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Landmark Quinn's pub building saved from Cork developer's wrecking ball

The appeals board refused planning permission, saying the building “makes a positive contribution to the streetscape character and identity of the area”.

Quinn's pub in Drumcondra ceased trading in January 2020
Quinn's pub in Drumcondra ceased trading in January 2020
Image: Google Maps

THE LANDMARK QUINN’S pub in Drumcondra in Dublin, popular with GAA fans heading to Croke Park over the years, has been saved from the developer’s wrecking ball.

Cork-based firm Discipulo Developments Ltd had plans to demolish 42 to 44 Drumcondra Road, including the former Quinn’s pub, to make way for a five-storey ‘build to rent’ apartment scheme.

Along with the 50 ‘build to rent’ apartments made up of 11 studio units, 33 one-bedroom units and six two-bedroom units, the proposal also included plans for three ground floor commercial units, including a bookmakers.

However, the plan is not now to proceed after the appeals board refused planning permission after concluding that the former Quinn’s pub building “makes a positive contribution to the streetscape character and identity of the area”.

The board ruled that the demolition of the building “would result in the loss of a historic Victorian building and would detract from the built heritage of the area”.

The board stated that inadequate justification has been provided for the demolition of the remaining structures and shopfronts on the site.

In a further ground for refusal, the board stated that the scheme, a predominantly four to five-storey building of excessive scale, would be incongruous in terms of its form and design and would not create an appropriate interface with the public realm at street level.

As a result, the board ruled that the scheme would seriously injure the visual amenities and character of the area.

Quinn’s pub ceased trading in January 2020 and the decision upholds a refusal made by Dublin City Council (DCC) on 1 April 2021.

‘Cultural interest’ 

Recommending a DCC refusal last year, Executive Architectural Conservation Officer with the Council, Niamh Kiernan stated that Quinn’s pub is of cultural interest “and the building should be considered to be of significance due to its importance to GAA sports fans across the country who would have used Quinns as a landmark and a meeting point prior to and following national GAA matches at the nearby Croke Park”.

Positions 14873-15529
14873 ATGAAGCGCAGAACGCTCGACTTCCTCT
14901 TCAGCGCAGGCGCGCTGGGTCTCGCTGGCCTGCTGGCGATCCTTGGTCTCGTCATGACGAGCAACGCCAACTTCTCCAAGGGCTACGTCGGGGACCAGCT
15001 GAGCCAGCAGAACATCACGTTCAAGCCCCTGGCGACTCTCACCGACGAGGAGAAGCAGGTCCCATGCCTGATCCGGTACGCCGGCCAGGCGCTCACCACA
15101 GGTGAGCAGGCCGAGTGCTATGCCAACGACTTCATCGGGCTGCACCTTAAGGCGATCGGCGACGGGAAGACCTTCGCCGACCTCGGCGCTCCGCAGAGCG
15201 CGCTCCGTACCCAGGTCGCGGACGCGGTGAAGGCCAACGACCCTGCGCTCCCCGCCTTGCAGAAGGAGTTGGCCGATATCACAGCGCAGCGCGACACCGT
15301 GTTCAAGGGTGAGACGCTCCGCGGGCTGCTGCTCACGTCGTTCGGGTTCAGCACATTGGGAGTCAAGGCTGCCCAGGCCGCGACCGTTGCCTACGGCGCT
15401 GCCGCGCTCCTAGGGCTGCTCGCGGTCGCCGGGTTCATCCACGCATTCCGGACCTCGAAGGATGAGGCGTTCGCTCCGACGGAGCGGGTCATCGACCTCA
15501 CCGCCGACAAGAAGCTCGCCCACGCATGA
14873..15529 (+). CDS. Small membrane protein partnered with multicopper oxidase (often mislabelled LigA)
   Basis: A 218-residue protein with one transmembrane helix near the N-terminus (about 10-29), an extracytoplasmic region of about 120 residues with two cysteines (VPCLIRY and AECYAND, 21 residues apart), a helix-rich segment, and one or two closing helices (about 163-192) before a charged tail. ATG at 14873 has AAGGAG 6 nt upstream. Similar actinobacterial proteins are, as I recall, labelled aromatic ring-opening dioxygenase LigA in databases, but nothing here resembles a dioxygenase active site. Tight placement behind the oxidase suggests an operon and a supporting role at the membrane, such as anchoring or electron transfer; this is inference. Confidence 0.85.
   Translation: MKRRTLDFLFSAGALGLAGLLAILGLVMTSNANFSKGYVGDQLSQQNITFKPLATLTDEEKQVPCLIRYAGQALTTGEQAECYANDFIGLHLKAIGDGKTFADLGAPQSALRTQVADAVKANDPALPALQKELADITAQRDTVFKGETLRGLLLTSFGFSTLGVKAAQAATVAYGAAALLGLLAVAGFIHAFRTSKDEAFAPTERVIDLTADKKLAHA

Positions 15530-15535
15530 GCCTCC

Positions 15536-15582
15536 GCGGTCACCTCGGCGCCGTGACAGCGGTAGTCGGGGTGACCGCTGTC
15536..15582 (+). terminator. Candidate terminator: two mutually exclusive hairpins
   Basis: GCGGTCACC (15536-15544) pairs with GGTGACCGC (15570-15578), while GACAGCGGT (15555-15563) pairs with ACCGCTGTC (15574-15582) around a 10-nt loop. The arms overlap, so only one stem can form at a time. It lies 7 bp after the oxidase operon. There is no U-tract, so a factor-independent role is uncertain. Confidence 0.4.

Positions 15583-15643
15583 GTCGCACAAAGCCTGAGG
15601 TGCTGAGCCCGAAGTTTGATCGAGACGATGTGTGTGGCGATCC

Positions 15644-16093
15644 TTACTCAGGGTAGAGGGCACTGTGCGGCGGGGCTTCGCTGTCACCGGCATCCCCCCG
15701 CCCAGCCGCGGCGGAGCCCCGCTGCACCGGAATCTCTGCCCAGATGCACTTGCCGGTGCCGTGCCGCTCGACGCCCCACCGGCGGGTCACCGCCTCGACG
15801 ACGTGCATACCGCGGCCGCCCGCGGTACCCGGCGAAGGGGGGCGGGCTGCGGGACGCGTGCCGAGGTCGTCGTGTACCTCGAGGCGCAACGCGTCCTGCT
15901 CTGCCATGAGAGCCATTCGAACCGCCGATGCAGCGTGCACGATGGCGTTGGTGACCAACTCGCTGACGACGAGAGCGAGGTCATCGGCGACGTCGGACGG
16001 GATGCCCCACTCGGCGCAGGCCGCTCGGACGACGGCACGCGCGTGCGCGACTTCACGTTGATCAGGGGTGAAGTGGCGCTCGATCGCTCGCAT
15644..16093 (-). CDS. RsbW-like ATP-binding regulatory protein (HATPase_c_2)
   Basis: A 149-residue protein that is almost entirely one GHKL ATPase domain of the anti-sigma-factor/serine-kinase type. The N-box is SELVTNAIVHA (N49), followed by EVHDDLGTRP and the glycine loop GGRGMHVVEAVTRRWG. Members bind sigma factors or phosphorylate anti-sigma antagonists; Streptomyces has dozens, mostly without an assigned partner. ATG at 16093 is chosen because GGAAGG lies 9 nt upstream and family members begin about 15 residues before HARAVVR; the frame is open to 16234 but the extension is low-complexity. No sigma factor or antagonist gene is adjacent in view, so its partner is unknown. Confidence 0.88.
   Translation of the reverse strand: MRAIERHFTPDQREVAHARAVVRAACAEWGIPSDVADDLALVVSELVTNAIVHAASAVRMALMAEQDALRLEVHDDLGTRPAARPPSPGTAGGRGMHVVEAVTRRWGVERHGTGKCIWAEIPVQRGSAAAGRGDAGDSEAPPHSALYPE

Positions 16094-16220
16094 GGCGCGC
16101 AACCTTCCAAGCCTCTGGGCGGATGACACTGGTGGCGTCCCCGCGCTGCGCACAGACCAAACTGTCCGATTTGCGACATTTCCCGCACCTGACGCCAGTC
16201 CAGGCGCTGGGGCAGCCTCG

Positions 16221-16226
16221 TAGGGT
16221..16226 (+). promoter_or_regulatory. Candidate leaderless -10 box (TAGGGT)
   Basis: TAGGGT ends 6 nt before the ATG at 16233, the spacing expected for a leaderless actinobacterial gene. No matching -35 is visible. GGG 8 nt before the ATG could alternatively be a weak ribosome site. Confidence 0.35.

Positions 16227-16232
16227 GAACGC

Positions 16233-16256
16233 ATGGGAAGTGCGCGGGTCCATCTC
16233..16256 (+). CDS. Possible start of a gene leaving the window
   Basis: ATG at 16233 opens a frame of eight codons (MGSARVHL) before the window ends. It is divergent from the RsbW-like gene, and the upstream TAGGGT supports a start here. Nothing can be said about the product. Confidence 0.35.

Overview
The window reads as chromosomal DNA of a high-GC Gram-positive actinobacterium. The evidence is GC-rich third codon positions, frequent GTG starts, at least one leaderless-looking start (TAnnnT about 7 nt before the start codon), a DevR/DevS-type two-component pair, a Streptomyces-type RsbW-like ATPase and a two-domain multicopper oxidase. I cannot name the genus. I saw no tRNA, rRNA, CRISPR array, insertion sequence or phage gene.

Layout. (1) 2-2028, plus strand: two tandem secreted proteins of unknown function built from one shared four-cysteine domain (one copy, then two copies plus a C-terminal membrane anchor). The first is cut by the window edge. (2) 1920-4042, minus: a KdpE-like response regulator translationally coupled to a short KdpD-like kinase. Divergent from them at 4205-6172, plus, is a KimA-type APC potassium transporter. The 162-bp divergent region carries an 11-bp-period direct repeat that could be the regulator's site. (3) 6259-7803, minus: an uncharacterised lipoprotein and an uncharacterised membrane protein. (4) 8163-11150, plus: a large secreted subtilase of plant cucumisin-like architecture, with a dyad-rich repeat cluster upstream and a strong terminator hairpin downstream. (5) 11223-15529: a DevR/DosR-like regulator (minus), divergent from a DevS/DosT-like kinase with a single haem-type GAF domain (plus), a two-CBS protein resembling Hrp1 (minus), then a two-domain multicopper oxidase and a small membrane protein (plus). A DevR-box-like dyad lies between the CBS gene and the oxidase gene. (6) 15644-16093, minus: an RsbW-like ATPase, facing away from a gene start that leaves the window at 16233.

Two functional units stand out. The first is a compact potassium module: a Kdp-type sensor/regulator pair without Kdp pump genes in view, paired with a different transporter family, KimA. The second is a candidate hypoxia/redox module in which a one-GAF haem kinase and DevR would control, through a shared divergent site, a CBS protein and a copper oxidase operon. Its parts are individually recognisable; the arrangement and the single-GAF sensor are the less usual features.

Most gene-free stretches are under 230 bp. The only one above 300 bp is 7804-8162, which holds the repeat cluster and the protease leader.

In its appeal, Discipulo contended that the buildings currently do not make a positive contribution to the streetscape and no concerns were raised about demolition at pre-planning stage.

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The firm put forward a revised scheme and the Discipulo appeal also contended that part of the Conservation Officer’s rationale for retention of the Quinn’s building “appears to be based on its significance to GAA fans, which is a regrettable priority amid a national housing crisis”.

The appeal stated that DCC has granted permission for the demolition of other older, more prominent public houses, including Howl at the Moon in Mount Street Lower and Kiely’s in Donnybrook.

The Iona and District Residents’ Association was one of a number of parties to object to the scheme.

The initial application in February 2021 came one year after fund provider, BlackBee Investments, purchased the pub. The pub was formerly owned by the bankrupt billionaire Seán Quinn and, since his downfall, the pub had been run on behalf of the liquidators of the collapsed Anglo Irish Bank.

About the author:

Gordon Deegan

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